The Australian Government has proposed further changes to the country’s Domestic Gas Security Mechanism that would give it the power to curb LNG exports from east coast producers.
The proposed changes come on top of government moves to cap gas prices and impose a mandatory code of conduct on gas producers.
The new proposal came in the form of draft guidelines for the gas security mechanism released late Thursday by Resources Minister Madelaine King who said it was designed to balance the need to guarantee sufficient domestic gas supplies (to the east coast market) while safeguarding Australia’s global reputation as a stable and reliable supplier of energy to regional parties.
The government’s proposal is that in any quarter forecast to have a shortfall of gas supply, Australia’s east coast LNG exporters would have to obtain permission to export LNG. Effectively, the Federal Government (the Resources Minister) would hold power to decide how much LNG can be exported from Queensland’s three LNG exporters every quarter.
The three plants (Shell-operated Queensland Curtis LNG, ConocoPhillips and Origin Energy-operated Australia Pacific LNG, and Santos-based Gladstone LNG) are based on Curtis Island near Gladstone.
Export permission would be based on how much gas an LNG producer had committed to the domestic market and its contribution to alleviate a forecast shortfall. The government could grant a permit for an unlimited LNG export volume if it deems Australian consumers would be unaffected by the shortfall, or it could impose a limit on exported volumes.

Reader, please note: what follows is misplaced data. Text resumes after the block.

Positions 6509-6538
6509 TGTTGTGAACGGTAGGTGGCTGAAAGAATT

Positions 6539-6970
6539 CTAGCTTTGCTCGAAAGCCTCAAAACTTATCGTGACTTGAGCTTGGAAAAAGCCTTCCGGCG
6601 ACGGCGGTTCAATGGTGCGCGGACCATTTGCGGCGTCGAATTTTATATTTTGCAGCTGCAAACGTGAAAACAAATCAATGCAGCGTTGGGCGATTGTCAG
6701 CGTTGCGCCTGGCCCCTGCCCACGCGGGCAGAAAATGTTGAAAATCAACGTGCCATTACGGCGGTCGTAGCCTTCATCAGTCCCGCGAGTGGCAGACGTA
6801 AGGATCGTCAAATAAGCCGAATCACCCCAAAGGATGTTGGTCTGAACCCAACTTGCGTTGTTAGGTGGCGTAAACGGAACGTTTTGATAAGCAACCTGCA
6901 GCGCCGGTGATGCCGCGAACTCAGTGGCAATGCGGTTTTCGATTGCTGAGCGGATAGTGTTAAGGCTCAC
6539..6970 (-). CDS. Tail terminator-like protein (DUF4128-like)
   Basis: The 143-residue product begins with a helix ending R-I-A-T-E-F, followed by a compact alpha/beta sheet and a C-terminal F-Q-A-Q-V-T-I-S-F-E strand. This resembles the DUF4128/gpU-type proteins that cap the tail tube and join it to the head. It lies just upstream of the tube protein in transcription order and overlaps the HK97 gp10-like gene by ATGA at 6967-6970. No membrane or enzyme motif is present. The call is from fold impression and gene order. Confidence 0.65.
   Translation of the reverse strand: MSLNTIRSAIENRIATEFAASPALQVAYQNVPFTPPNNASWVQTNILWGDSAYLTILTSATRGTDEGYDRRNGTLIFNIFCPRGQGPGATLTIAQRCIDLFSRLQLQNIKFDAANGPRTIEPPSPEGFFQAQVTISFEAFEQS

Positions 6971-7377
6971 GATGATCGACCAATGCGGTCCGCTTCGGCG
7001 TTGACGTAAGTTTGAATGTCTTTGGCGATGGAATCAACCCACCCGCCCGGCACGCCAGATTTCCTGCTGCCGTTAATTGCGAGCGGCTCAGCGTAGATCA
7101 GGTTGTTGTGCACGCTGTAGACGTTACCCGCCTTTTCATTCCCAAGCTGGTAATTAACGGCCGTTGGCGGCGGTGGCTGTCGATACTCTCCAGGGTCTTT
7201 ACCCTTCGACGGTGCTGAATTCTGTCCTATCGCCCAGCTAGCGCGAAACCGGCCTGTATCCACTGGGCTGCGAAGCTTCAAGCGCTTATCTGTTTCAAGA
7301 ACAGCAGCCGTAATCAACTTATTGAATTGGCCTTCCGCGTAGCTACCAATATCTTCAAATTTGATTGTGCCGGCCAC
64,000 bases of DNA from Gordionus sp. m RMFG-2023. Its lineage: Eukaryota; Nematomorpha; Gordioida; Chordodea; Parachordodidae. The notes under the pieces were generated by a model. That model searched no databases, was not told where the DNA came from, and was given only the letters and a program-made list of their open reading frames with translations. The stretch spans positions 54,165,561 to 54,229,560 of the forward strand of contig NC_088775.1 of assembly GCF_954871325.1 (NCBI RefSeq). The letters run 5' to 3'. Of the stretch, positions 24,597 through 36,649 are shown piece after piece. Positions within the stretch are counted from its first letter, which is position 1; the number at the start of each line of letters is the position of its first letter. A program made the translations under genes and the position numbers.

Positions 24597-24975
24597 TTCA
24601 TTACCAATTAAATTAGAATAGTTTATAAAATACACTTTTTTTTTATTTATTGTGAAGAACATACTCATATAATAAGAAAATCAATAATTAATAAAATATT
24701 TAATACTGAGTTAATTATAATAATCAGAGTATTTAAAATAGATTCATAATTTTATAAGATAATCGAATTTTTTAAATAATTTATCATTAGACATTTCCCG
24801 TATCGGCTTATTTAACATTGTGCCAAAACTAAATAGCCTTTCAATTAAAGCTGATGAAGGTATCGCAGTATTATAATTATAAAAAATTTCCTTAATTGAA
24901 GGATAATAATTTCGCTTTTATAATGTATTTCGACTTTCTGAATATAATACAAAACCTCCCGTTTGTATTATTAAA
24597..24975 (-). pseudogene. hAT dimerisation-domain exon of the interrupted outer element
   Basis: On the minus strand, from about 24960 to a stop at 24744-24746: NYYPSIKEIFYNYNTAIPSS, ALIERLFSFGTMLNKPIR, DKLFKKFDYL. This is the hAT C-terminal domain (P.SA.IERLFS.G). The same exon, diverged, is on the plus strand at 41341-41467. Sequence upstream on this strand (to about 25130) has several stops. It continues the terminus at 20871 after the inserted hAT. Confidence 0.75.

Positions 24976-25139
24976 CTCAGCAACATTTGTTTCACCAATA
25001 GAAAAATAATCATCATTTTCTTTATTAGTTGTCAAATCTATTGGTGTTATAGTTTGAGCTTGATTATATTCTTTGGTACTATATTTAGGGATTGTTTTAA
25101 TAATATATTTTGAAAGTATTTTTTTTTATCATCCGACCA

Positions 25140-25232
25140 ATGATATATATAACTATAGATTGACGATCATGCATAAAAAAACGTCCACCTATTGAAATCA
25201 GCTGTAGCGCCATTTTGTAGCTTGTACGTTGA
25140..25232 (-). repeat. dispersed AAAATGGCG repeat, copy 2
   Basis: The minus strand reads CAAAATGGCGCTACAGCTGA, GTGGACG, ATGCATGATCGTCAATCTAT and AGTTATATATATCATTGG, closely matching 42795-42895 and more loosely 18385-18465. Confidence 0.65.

LNG producers could apply to the Minister to increase allowable LNG exports to protect long-term LNG sales contracts. However, there would be no guarantee that those contracts will not be disrupted, suggesting that producers could trade gas with other parties or buy LNG on the global market to meet obligations.
There has been no immediate reaction from the east coast LNG producers or the industry in general, but analysts suggest the gas industry will have concerns about the potential power the Resources Minister could have over LNG export controls without realizing the impact and unintended consequences a decision to curb exports could have on trading partners.
Comments on the government’s draft proposal are due Feb. 23, 2023.